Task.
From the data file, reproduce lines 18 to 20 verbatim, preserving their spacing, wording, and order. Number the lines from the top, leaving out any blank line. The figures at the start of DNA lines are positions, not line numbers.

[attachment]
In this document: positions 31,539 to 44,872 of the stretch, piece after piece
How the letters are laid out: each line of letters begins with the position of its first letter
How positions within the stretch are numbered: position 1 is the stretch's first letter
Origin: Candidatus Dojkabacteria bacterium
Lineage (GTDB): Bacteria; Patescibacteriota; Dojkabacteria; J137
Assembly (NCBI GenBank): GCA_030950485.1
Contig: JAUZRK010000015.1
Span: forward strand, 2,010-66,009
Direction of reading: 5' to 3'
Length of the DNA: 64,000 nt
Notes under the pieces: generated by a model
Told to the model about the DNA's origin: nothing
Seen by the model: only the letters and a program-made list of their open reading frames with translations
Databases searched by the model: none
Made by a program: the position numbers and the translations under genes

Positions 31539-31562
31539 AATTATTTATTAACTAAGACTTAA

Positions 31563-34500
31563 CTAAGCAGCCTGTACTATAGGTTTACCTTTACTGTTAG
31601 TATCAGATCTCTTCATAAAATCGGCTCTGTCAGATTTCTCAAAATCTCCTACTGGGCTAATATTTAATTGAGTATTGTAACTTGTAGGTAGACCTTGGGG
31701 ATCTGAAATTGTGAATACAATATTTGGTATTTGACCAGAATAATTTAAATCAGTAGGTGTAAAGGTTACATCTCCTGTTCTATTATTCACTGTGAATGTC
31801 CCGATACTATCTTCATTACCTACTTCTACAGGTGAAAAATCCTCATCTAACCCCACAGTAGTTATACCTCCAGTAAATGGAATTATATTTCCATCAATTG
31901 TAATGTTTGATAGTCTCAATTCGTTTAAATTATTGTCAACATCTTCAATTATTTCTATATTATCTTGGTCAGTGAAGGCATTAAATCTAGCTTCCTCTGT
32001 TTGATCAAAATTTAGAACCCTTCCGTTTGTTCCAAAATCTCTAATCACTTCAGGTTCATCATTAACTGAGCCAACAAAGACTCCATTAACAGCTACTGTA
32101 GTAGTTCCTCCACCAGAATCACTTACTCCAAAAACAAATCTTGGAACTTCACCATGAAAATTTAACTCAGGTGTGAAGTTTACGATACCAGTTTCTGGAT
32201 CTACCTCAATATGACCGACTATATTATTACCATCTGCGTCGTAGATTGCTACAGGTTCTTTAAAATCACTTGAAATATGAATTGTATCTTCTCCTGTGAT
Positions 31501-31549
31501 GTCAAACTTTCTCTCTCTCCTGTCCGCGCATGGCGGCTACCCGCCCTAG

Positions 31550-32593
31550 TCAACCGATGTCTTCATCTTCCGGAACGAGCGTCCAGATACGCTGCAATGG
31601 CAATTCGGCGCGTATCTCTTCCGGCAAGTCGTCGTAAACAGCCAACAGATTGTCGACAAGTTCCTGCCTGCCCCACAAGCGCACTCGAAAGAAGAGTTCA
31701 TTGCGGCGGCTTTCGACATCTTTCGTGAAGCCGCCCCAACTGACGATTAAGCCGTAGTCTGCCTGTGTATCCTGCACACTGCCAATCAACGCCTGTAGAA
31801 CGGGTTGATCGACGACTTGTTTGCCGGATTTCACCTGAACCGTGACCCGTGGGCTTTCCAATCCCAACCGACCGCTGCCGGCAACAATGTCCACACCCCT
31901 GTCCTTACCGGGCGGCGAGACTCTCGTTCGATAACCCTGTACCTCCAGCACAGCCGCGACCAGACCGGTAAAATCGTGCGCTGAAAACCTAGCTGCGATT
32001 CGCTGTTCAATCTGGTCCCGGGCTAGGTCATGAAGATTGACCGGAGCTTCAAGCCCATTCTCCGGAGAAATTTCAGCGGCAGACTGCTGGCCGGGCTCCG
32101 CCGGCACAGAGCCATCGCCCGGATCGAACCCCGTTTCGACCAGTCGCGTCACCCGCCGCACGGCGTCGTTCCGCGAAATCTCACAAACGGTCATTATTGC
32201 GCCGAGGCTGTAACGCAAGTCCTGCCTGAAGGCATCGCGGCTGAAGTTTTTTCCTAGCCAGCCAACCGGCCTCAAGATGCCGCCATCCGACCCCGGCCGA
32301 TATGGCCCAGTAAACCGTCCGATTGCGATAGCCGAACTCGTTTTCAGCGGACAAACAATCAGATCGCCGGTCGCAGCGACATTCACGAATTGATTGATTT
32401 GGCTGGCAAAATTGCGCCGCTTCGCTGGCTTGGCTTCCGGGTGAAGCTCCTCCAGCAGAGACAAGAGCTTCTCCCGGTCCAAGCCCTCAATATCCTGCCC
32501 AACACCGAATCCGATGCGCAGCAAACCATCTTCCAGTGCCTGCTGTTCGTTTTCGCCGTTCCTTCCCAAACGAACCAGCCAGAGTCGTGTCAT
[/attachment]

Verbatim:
Positions 31563-34500
31563 CTAAGCAGCCTGTACTATAGGTTTACCTTTACTGTTAG
31601 TATCAGATCTCTTCATAAAATCGGCTCTGTCAGATTTCTCAAAATCTCCTACTGGGCTAATATTTAATTGAGTATTGTAACTTGTAGGTAGACCTTGGGG